Nov 9, 2017

Language puts up barriers in science

Photo illustration: Axios Visuals

In classrooms in the U.S. and around the world, science is often taught as an idea that began with the Greeks. Now there is a growing movement calling for science to be decolonized, and to acknowledge the contributions and ideas of non-Western peoples.

At the World Conference of Science Journalists last month, South African science writer Sibusiso Biyela spoke about how language inequality can keep people — and ideas — out of science. Axios followed up with Biyela to ask whether colonization still influences science in South Africa today. The interview, edited for length and clarity, is below.

"Do you really understand something if you don't understand it in your own language?" Biyela asks.

Is science a universal concept?

Yes. Science is the same everywhere. We might call it different things, but it's the same laws applying to the whole universe and everywhere on Earth that human beings are.

Science is just a way of reasoning that everyone does. All cultures had to apply those concepts in order to survive. So when you repackage that and call it "science" in a different language, it seems foreign.

What was the first story you wrote in English and Zulu?

I was writing about the Meerkat project, a precursor to the Square Kilometer Array project, part of which is constructed in South Africa.

I was so excited about the project that I decided to write it both in English and my native language, Zulu. And while it was quite easy to write the English version, I had a problem writing a Zulu version. Every time that I got to a concept like a supernova or a black hole or a quasar, I'd need a whole paragraph to explain it. It didn't translate.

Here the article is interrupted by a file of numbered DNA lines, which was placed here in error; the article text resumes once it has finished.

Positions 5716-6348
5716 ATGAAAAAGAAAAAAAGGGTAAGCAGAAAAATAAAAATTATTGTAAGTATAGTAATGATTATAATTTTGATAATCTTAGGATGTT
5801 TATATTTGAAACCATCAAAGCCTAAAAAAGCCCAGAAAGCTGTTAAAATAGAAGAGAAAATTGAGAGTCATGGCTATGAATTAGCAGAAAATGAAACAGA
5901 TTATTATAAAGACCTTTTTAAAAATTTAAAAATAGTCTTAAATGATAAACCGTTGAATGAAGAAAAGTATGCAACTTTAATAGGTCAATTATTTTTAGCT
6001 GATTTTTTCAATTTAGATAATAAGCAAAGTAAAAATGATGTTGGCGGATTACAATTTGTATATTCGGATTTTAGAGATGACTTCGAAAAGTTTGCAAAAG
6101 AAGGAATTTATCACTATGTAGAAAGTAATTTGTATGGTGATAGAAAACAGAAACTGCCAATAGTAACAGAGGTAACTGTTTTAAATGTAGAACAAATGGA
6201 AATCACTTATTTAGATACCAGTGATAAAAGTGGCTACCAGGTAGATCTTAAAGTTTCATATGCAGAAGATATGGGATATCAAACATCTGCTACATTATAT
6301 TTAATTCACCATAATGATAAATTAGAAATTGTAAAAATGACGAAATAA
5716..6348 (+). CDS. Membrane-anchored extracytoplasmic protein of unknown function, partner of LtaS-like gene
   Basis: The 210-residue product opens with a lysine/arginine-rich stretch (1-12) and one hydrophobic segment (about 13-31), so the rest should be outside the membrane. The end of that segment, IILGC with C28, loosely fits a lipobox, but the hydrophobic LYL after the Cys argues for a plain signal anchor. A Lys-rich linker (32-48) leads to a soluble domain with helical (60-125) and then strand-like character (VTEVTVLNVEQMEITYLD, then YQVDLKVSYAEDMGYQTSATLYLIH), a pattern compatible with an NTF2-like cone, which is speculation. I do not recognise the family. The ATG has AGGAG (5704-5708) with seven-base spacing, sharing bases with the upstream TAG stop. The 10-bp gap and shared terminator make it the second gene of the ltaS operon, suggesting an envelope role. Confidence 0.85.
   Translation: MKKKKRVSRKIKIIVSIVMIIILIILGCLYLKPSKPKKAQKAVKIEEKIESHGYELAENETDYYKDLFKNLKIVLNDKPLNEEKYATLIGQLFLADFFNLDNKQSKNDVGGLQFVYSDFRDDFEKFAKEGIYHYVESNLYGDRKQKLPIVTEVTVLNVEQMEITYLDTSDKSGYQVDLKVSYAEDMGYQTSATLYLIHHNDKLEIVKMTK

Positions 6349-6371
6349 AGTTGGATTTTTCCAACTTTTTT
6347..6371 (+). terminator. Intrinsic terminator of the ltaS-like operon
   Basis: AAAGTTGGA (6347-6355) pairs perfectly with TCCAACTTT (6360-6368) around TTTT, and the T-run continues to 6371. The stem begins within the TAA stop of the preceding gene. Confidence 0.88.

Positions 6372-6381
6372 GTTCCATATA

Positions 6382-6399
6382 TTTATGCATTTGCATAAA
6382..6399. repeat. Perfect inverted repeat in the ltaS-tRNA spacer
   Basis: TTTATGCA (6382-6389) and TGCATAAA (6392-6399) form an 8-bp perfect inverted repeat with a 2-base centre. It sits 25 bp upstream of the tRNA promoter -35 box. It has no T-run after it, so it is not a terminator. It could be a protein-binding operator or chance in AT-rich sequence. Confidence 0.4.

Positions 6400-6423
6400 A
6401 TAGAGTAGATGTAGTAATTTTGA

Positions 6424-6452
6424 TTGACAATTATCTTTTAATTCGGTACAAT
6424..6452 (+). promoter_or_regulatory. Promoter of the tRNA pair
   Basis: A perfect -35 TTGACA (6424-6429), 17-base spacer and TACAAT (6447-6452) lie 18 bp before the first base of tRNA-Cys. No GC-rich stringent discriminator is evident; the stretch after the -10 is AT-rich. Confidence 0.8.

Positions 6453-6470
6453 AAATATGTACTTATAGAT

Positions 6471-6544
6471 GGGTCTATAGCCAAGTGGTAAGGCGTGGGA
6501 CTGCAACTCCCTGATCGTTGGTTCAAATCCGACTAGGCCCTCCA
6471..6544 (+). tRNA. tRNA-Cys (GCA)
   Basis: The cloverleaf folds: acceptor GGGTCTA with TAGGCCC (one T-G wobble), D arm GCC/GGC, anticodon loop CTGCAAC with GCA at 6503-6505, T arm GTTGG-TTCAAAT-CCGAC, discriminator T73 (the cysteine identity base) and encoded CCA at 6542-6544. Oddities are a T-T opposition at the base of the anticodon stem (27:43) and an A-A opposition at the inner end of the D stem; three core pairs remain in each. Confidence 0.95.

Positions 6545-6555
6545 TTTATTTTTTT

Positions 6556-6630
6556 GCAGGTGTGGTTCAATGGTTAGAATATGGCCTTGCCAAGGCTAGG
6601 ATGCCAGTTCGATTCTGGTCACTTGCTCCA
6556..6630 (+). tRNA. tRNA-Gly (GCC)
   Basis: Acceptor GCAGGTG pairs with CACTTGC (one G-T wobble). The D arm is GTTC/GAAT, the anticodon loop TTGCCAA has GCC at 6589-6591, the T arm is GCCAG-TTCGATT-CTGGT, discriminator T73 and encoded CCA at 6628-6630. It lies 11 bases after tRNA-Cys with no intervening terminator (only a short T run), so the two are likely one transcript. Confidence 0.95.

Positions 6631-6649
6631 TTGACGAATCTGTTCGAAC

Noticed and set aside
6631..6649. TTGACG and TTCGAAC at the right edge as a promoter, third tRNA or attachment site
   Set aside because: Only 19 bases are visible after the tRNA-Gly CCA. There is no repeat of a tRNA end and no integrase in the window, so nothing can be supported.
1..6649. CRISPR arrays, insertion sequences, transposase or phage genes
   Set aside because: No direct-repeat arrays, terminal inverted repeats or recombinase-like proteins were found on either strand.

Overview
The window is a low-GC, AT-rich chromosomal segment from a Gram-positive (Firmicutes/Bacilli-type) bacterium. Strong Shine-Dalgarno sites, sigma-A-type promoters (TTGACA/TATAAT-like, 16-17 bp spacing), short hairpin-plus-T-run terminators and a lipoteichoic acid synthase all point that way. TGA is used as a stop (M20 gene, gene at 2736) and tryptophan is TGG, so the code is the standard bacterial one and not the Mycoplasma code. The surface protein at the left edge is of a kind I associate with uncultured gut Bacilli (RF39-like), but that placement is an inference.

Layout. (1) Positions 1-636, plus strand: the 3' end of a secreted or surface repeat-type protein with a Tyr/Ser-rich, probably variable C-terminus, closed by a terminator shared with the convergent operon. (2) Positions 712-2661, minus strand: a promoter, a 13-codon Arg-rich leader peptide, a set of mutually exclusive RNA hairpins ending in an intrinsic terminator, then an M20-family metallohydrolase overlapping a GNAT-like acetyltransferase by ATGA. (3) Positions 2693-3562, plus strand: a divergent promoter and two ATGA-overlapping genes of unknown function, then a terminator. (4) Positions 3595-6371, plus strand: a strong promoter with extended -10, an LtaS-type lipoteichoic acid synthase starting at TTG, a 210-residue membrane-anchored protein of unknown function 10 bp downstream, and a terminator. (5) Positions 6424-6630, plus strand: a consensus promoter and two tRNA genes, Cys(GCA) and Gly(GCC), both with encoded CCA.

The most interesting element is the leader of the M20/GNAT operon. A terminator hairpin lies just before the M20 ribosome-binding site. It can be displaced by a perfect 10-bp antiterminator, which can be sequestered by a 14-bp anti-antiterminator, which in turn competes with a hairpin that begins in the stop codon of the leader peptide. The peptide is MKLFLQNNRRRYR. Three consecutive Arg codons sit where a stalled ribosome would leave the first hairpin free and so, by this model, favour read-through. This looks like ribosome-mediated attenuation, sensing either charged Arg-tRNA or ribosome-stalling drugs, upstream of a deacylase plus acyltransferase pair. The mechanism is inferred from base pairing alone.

In the end, I wrote two entirely different stories. The English one focused on the project itself and what it will do. I used the Zulu version as a chance to educate about what a black hole is. I mean, I can explain it well in English, but to do it in my own language was difficult.

The problem is, we only start learning science in another language. For most of us, English is a second language. And science is, in itself a complex concept and another language. So you're learning English, and while you're still trying to grasp it, you're learning science in English.

If science was taught in Zulu, would it be easier to explain?

You have to create a lexicon of science terms for Zulu, and that takes a lot of researchers and political will, and a lot of funding. But it's happened before. There is a language called Afrikaans, which is a dialect of Dutch, and in South Africa it is a language of science. Three or four decades ago, the government of the time put a lot of effort into making an Afrikaans lexicon of science terms and concepts. We've shown it can happen.

My language can be a language of science, but it's not yet. Not because it's not capable of being so, but because it's not a priority to make it that way.

How did apartheid and colonization impacted South African science?

It's only been 23 years since 1994, just over two decades that South Africa has been democratic. Before that, black people were not allowed to become scientists. We only now have black professors. What this means is that a lot of important science in South Africa, at the highest levels, is done by white men. White people make up a small portion of the population, but they are overrepresented in science.

Today in school, a lot of my peers, including myself, were told that science is not for us. We were told that science is "izinto zabelungu," which means "things of the whites."

But the idea that science is a Western concept is an idea that needs to be removed from people's minds. For that to happen, they need to be taught in their own language.